It was reported, in the ICO's most recent annual report, that, throughout 2019/20, the ICO conducted over 2 100 investigations and, in total, there were 236 instances of the ICO "taking regulatory action in response to breaches of the legislation it regulates" (this included 54 information notices, eight assessment notices, seven enforcement notices, four cautions, eight prosecutions and 15 fines).
There will be many instances of regulatory action being taken against a variety of organisations, be it public or private, large or small from July 2021. There will also be greater co-operation on international enforcement with other data protection authorities outside of South Africa to clamp down on major data breaches that affect data subjects on a global scale. Negative publicity on data protection compliance, even with no fines or regulatory action, is also very damaging to a business's reputation.
Tip: do not gamble on flying under the radar of the Regulator or data subjects to avoid fines and liabilities – be proactive in your business' approach to compliance with POPIA and seek legal advice when things go wrong to mitigate any possible liability.
Prediction 3: failure to achieve proper management buy-in and resources could be a death-knell
The last 2+ years of ever-increasing GDPR fines and enormous reputational damage raining down on organisations who have not adequately complied with their data protection obligations have clearly demonstrated that senior management, data protection compliance buy-in is paramount to the success of many businesses. Without proper support, budget and/or resources the compliance burden can become an insurmountable obstacle, not to mention a lost opportunity to monetise your company's data assets.
Tip: having regard to the draft Guidelines on the Registration of Information Officers issued by the Regulator, it is recommend that persons designated as Deputy Information Officers must be afforded with sufficient time, adequate resources and financial means to devote to POPIA matters and must report to the highest management office within a body.
Prediction 4: data protection compliance will be a never-ending story
If GDPR compliance has taught us anything, it is that compliance with data protection legislation is not a once-off initiative. Data protection compliance needs to become part and parcel of every organisation's culture and day-to-day activities. Privacy-by-design will in future become second nature and any new and evolving technology, tools and processes must align with data protection legislation in order to avoid hefty penalties and negative media exposure.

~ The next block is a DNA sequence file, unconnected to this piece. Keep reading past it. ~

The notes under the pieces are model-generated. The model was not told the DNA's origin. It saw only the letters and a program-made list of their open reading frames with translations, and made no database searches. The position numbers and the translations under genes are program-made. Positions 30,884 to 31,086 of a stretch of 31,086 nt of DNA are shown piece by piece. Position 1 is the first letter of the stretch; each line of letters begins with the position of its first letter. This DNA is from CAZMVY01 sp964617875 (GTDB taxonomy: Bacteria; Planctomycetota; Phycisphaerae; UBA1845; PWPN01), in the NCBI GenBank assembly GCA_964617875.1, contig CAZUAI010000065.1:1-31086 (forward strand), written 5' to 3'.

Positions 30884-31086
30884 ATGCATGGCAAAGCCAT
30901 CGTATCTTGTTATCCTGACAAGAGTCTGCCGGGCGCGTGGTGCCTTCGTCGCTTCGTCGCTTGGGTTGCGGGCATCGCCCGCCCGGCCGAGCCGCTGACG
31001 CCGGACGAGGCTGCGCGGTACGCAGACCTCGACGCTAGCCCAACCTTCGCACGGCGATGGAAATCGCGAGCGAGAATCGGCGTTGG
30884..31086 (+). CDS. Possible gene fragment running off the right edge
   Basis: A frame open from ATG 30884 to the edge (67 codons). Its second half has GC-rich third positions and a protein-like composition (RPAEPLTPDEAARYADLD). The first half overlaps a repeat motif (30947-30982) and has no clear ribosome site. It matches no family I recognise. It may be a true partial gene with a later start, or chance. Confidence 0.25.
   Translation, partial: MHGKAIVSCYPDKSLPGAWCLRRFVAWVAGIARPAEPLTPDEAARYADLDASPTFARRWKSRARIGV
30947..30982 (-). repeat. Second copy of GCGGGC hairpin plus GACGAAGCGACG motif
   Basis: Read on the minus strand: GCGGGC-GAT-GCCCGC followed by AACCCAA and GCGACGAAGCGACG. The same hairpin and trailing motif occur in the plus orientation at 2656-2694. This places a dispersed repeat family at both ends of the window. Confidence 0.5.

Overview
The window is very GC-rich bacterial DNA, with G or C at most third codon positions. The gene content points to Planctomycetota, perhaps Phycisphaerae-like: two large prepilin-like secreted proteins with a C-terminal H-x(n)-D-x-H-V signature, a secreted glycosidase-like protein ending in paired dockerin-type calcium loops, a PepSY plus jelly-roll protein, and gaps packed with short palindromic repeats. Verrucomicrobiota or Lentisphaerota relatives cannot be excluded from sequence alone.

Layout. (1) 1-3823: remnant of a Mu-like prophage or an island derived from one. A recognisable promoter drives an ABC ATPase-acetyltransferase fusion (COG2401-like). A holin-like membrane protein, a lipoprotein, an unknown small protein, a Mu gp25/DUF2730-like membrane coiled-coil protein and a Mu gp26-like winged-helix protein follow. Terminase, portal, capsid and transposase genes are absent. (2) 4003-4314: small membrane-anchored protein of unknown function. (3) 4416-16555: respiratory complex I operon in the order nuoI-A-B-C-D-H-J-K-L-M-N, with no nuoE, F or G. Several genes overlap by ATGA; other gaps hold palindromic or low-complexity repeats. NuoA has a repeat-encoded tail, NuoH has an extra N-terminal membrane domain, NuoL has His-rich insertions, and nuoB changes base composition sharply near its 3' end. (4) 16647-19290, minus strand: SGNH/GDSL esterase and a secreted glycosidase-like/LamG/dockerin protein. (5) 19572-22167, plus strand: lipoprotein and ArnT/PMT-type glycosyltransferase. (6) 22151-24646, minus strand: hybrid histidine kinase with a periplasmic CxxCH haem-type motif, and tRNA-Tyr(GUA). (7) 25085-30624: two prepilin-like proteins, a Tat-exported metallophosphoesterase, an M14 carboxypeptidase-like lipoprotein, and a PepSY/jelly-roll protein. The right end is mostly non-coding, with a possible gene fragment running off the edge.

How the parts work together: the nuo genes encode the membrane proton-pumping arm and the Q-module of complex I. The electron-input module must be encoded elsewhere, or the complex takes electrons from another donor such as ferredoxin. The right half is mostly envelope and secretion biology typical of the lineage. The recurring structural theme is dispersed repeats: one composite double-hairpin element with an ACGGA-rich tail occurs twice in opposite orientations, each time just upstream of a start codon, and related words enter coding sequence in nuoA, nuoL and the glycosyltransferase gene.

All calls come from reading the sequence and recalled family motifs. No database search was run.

Tip: even after starting your company's POPIA compliance journey, make sure to continually, and at the very least annually, revisit this to ensure that the way in which your organisation does business is still compliant with the Act and any developments in the legislation and regulations.
1 July 2021 is around the corner and the compliance clock is ticking.
ENSafrica provides comprehensive and full-service data privacy and data-breach advice and assistance, including:
- pre-breach services to assist with the protection of data privacy, the preparation of data-management and security policies, contracts and procedures for businesses, information officer training services and advice on all aspects of POPIA, including trans-border transfers of personal information; and
- post-breach services to assist with breach-response and mitigation of liability, breach notifications and regulatory investigations, and complex litigation matters involving data-breaches and security compromise events.
We also provide comprehensive coverage advice to clients in relation to cyber insurance policies.
The content of this article is intended to provide a general guide to the subject matter. Specialist advice should be sought about your specific circumstances.